5.3 Chromosome Mutations
o Often result from a multistep process that starts when radiation causes two double-
strand breaks in a chromosome.
After a breakage, the chromosome segment can detach, flip, and reanneal in its
original location (Fig. 5.9).
In addition to involving much larger stretches of DNA that point mutation and
gene duplications, inversions produce very different consequences
Affect a phenomenon known as genetic linkage
o Linkage is the tendency for alleles of different genes to assort
together at meiosis
o Read example of the fly on page 157
Inversions change gene order and lessen the frequency of crossing over
between homologous segments of chromosomes. As a result the alleles inside
inversions tend to be inherited.
Inversion are an important class of mutations because they affect selection on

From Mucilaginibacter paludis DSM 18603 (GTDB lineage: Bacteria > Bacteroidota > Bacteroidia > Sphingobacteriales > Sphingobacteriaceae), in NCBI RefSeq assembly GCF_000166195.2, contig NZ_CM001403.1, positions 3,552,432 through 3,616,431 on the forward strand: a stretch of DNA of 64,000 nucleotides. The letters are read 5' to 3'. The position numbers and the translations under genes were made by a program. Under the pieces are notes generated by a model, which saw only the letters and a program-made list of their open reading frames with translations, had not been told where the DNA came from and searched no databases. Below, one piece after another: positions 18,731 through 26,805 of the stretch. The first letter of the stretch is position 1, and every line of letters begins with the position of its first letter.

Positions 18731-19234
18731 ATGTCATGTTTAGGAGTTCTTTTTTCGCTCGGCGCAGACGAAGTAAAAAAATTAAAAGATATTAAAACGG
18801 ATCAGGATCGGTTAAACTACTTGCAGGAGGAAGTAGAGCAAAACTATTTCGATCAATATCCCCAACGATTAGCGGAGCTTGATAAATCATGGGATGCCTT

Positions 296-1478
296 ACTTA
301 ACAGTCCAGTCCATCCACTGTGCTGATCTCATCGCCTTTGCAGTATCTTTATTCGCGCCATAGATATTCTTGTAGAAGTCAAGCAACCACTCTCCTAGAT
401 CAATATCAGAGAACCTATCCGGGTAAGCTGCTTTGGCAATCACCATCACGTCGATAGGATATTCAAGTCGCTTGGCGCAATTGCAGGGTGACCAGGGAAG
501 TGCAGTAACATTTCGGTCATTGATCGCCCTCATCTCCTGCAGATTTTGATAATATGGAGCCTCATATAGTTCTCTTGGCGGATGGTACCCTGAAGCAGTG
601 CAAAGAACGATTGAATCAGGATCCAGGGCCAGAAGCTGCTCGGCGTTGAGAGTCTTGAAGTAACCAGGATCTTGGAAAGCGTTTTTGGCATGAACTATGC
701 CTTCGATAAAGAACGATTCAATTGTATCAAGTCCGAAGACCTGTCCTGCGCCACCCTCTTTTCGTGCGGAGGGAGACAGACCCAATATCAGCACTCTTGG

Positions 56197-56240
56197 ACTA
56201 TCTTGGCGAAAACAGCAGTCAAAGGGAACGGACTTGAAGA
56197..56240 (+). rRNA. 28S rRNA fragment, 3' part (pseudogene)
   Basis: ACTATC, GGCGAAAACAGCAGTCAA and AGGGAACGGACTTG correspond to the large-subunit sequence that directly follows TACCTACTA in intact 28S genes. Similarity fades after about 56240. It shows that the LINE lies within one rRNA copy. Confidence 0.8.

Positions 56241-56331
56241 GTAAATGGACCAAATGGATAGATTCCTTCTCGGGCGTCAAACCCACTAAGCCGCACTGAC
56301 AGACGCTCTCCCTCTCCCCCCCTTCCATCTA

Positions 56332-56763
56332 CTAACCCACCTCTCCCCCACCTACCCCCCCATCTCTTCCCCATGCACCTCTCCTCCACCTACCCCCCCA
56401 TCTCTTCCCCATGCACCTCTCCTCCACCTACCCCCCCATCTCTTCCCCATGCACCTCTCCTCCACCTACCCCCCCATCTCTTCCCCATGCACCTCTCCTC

groups of alleles
o Occurs at the largest scale possible; entire sets of chromosomes
For example: if homologous chromosomes fail to segregate during meiosis I or if
sister chormatids do not separate properly during meiosis II, the resulting cells
may have double the chromosomes of the parent cell
Mutations like these can lead to the formation of a diploid gamete in species
where gametes are normally haploid
o Organisms that have more than two chromosome sets are said to be polyploidy.
This is common in plants, but rare